The problem with the internet that no one is talking about (https://www.youtube.com/watch?v=Ieq6V3o4rqM)
QuoteA lot of [..] people assume that when they get the audience size that they'll be able to experiment and make the creative work that they actually wanted to make. But[..]
1. experimentation is now a risk to their core asset
2. they have now trained their creativity to suit an algorithm
Quote1000 true fans
oh no, i've heard this before
i am extremely happy that i'm not thinking about any of this anymore. what did i expect, really?
i watched a third of this video in bed, then the rest a while later.
Quote from: (earlier in the video than the above)these algorithms reward art that seeks & holds attention
our video speaker never really comes back to combat this, but it's the thing that made me continue watching the video - isn't this "the problem with the internet that no one is talking about"? or rather, the problem with being an artist on the internet - the transformative force which converts artists into those content creators if they want to be successful
at the end of the video, he makes some predictions.
Quoteprediction I. exhausting content schedules will decline in relevance [e.g. people won't make videos once a day, they'll make more like two a month]
prediction II. community based platforms will continue to rise [for example discord]
prediction III. 'going viral' strategy isn't going anywhere
prediction IV. social apps to promote content that doesn't look 'typically viral' in order to stay fresh
prediction V. taking breaks will become normalised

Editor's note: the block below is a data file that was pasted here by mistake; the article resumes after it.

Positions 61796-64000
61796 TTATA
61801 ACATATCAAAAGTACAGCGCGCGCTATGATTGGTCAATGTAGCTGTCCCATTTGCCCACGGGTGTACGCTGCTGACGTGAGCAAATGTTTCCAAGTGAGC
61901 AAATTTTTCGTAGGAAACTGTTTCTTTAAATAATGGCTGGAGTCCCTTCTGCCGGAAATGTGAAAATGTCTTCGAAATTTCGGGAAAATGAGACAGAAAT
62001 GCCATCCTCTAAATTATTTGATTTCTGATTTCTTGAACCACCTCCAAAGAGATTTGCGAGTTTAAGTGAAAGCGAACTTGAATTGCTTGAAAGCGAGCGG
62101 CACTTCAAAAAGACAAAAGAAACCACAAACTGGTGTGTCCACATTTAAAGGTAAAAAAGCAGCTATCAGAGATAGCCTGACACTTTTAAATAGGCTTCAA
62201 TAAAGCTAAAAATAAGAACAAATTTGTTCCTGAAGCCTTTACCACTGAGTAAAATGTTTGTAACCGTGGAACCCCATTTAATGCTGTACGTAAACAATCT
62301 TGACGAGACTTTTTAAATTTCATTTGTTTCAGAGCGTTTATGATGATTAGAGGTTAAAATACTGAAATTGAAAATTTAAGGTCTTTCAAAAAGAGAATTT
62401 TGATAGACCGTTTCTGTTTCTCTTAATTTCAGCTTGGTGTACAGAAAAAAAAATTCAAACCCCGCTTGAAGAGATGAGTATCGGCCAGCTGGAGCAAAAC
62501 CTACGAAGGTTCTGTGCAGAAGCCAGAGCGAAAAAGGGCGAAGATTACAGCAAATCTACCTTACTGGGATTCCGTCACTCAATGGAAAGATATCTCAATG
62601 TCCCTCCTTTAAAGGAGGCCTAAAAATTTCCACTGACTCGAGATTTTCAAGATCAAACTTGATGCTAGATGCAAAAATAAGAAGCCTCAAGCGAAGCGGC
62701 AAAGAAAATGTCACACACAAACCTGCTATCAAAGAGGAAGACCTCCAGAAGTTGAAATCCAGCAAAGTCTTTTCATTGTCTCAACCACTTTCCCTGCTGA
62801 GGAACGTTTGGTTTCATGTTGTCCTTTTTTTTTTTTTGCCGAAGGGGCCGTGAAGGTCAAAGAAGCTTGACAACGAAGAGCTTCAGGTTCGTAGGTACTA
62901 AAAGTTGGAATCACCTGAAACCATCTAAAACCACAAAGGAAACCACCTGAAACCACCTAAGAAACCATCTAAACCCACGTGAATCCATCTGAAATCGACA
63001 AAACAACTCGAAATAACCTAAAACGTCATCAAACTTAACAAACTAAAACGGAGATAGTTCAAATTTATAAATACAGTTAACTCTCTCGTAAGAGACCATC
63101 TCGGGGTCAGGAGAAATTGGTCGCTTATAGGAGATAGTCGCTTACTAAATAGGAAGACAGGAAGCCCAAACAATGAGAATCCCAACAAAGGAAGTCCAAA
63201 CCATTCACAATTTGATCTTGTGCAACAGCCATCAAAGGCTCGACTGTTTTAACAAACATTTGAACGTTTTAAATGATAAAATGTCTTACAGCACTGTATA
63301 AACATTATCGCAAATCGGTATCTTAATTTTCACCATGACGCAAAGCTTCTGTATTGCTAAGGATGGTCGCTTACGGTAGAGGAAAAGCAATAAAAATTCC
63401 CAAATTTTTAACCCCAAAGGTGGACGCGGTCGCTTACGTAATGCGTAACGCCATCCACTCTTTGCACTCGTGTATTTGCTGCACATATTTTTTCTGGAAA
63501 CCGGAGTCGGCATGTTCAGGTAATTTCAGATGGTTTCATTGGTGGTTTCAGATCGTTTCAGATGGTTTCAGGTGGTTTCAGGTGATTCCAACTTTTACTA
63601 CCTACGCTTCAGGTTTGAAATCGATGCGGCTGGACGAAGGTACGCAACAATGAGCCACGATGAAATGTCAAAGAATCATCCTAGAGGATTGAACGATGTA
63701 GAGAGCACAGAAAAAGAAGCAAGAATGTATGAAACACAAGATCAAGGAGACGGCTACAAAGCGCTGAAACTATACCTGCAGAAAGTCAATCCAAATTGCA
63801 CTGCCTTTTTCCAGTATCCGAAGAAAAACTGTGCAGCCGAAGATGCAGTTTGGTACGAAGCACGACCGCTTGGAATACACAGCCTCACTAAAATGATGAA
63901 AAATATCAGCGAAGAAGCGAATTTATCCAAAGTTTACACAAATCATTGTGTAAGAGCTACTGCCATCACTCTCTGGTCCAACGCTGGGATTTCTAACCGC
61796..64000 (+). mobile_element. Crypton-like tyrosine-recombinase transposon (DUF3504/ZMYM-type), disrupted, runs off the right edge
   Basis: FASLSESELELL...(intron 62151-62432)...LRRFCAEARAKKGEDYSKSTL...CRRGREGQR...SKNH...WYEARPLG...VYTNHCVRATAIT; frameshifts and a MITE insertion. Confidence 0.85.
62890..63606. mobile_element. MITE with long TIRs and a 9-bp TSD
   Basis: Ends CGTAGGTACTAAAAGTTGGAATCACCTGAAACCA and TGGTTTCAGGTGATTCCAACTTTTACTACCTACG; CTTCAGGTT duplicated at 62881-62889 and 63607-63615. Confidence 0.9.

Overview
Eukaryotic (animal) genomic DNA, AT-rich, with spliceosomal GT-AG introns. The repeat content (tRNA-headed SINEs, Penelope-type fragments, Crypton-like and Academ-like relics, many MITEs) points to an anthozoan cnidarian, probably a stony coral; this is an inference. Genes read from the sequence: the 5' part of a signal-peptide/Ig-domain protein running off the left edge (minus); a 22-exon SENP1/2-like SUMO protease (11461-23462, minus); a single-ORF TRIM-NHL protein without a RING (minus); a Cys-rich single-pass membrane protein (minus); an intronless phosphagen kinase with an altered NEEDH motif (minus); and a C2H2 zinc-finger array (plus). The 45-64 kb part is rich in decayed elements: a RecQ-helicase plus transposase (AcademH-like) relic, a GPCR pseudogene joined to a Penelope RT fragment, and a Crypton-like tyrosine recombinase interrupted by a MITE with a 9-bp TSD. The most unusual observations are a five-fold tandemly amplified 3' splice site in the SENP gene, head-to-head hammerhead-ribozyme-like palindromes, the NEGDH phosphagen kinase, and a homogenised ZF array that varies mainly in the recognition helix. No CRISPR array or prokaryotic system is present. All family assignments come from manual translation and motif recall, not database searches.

i think the thing i don't like about this video is that the conclusion he draws comes from '1000 true fans' which i'm somehow opposed to. when i hear about 1000 true fans, it doesn't sound like a healthy, desirable relationship to me.
he may be right about these predictions - as '''content creators''' become exhausted themselves with creating daily content, they move to attempting to build their little buckets of fans who will accept them taking breaks, who will join their communities on community based platforms, who will persist long enough to support slower content schedules.
but i'm just not interested in content; i'm interested in timeless art.
struthless' video is entitled "The problem with the internet that no one is talking about" but the only aspect of the internet that is discussed is platforms, so it's really "The problem with social media platforms that no one is talking about"
people are good at getting themselves into these bubbles where they think the ecosystem that surrounds them is representative of more than it really is.
the problem with social media platforms is that people on it think that's the most important thing on the internet
the problem with the internet is that people on it think that's the most important thing about reality
Quotethese algorithms reward [whatever] seeks & holds attention
i no longer value this.
these platforms are built on a foundation i don't need or want in my life these days and participating in them no longer makes sense.
who can say whether this is because they changed or because i did?
regardless, learning this means that i'm done with this type of space. thanks for all the fish.
I really have to think more sometime on the nature of 'process is content'; in short, though, I think I hate it. But maybe that's just because of the whole "seek & hold attention" thing - leveraging anything as "content"?